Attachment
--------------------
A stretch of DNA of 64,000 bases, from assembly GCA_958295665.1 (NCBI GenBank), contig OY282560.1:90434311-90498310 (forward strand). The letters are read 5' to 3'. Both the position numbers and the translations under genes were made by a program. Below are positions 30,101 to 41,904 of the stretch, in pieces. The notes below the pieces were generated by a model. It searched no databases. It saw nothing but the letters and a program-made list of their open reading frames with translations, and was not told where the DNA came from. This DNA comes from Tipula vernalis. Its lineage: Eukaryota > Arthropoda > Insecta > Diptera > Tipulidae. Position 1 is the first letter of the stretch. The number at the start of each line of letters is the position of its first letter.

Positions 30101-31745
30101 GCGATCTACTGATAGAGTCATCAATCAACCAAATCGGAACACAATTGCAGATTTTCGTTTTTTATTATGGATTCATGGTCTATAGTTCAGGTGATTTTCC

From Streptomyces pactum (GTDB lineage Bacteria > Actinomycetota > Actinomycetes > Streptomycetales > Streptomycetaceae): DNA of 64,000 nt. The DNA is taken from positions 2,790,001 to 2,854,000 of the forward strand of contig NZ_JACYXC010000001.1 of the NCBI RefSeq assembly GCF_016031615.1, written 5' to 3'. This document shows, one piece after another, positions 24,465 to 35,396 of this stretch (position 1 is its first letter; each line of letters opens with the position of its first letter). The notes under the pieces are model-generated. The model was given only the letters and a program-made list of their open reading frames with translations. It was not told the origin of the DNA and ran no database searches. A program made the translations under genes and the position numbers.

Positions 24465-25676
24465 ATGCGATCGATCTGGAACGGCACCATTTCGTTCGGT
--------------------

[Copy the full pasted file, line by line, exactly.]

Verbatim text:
A stretch of DNA of 64,000 bases, from assembly GCA_958295665.1 (NCBI GenBank), contig OY282560.1:90434311-90498310 (forward strand). The letters are read 5' to 3'. Both the position numbers and the translations under genes were made by a program. Below are positions 30,101 to 41,904 of the stretch, in pieces. The notes below the pieces were generated by a model. It searched no databases. It saw nothing but the letters and a program-made list of their open reading frames with translations, and was not told where the DNA came from. This DNA comes from Tipula vernalis. Its lineage: Eukaryota > Arthropoda > Insecta > Diptera > Tipulidae. Position 1 is the first letter of the stretch. The number at the start of each line of letters is the position of its first letter.

Positions 30101-31745
30101 GCGATCTACTGATAGAGTCATCAATCAACCAAATCGGAACACAATTGCAGATTTTCGTTTTTTATTATGGATTCATGGTCTATAGTTCAGGTGATTTTCC

From Streptomyces pactum (GTDB lineage Bacteria > Actinomycetota > Actinomycetes > Streptomycetales > Streptomycetaceae): DNA of 64,000 nt. The DNA is taken from positions 2,790,001 to 2,854,000 of the forward strand of contig NZ_JACYXC010000001.1 of the NCBI RefSeq assembly GCF_016031615.1, written 5' to 3'. This document shows, one piece after another, positions 24,465 to 35,396 of this stretch (position 1 is its first letter; each line of letters opens with the position of its first letter). The notes under the pieces are model-generated. The model was given only the letters and a program-made list of their open reading frames with translations. It was not told the origin of the DNA and ran no database searches. A program made the translations under genes and the position numbers.

Positions 24465-25676
24465 ATGCGATCGATCTGGAACGGCACCATTTCGTTCGGT